logo with sun, outline of state of New York, Ag Energy and Cornell Cooperative Extension

Ag Energy NY Program

A resource guide for New York Farmers for the implementation of agricultural best practices for energy use and equipment operations to improve energy savings and productivity.

Cornell Cooperative Extension’s new Best Energy Practices program is designed to help New York farmers identify specific changes that can reduce energy costs while improving their farm’s overall productivity. The program’s new smartphone friendly website at AgEnergyNY.org will offer free resources on the latest energy saving technology and methods, and will enable farmers to connect with trained extension educators who can answer their questions and advise them on “next steps” to start reducing their farm’s energy use.

Farms use a significant amount of energy producing livestock and other crops, leaving farmers vulnerable to energy market fluctuations. Farmers can protect themselves from these price surges and improve their bottom line by upgrading the efficiency of on-farm technology in areas of lighting, refrigeration, ventilation, motors, pumps, controls, thermal technologies and more. Some examples of steps farms may take to begin to reduce their energy use include implementing preventative equipment maintenance, improving building efficiency, and/or installing new high-efficiency motors or lighting when expanding or replacing equipment.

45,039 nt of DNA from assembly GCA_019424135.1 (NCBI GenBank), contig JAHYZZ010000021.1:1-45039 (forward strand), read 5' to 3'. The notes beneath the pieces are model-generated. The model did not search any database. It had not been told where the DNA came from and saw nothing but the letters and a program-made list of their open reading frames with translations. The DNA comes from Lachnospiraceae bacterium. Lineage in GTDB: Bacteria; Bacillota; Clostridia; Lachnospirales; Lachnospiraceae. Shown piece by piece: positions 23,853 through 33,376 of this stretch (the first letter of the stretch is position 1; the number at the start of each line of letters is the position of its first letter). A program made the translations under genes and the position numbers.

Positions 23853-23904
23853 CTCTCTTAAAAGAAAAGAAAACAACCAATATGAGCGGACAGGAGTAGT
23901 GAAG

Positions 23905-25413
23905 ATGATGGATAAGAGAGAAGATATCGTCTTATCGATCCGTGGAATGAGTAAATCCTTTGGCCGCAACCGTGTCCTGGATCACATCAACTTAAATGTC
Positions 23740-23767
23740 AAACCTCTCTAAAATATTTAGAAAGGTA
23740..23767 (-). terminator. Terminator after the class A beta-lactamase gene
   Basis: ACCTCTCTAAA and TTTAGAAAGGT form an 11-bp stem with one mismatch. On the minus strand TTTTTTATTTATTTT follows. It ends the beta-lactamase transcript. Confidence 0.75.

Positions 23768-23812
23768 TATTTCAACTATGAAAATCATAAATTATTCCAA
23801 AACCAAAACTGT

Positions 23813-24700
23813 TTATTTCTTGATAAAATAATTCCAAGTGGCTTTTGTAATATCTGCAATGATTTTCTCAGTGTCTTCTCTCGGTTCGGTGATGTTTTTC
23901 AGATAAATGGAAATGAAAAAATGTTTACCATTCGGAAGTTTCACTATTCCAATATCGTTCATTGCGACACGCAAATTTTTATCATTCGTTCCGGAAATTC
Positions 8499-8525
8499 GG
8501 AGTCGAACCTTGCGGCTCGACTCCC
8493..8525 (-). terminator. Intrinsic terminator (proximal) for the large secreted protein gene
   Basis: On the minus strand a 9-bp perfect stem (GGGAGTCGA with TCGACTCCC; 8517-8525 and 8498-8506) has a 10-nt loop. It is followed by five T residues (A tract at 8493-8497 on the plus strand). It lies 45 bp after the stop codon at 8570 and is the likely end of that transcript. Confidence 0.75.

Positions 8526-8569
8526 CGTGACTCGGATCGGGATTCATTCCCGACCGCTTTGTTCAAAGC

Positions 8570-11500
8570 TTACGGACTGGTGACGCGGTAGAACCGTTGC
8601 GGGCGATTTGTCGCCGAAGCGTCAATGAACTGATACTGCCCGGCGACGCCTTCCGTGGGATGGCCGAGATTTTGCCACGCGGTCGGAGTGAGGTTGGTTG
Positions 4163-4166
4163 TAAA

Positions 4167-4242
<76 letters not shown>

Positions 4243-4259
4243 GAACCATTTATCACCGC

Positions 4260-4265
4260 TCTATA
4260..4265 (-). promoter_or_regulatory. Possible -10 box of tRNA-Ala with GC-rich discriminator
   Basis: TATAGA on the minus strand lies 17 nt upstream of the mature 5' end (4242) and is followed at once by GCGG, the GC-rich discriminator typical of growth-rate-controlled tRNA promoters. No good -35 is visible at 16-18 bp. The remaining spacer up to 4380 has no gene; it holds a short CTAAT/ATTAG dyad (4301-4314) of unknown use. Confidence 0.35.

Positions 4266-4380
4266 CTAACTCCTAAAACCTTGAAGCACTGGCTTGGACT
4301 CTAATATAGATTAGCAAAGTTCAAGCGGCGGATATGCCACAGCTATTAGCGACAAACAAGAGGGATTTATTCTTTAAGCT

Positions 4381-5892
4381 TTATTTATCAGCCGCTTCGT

Producers will find that the Ag Energy NY website is organized by individual farm sectors including field crops and vegetables, livestock, poultry, grains, maple, orchards, berries, and vineyards. Resources tailored to needs in each of those sectors have been developed by agriculture and energy professionals and will be available on the website.

After reviewing the recommendations at AgEnergyNY.org, farmers are invited to reach out to our team to ask questions on how to save energy on your farm and for guidance on possible resources and incentives. Visit www.agenergyny.org.

Last updated June 17, 2024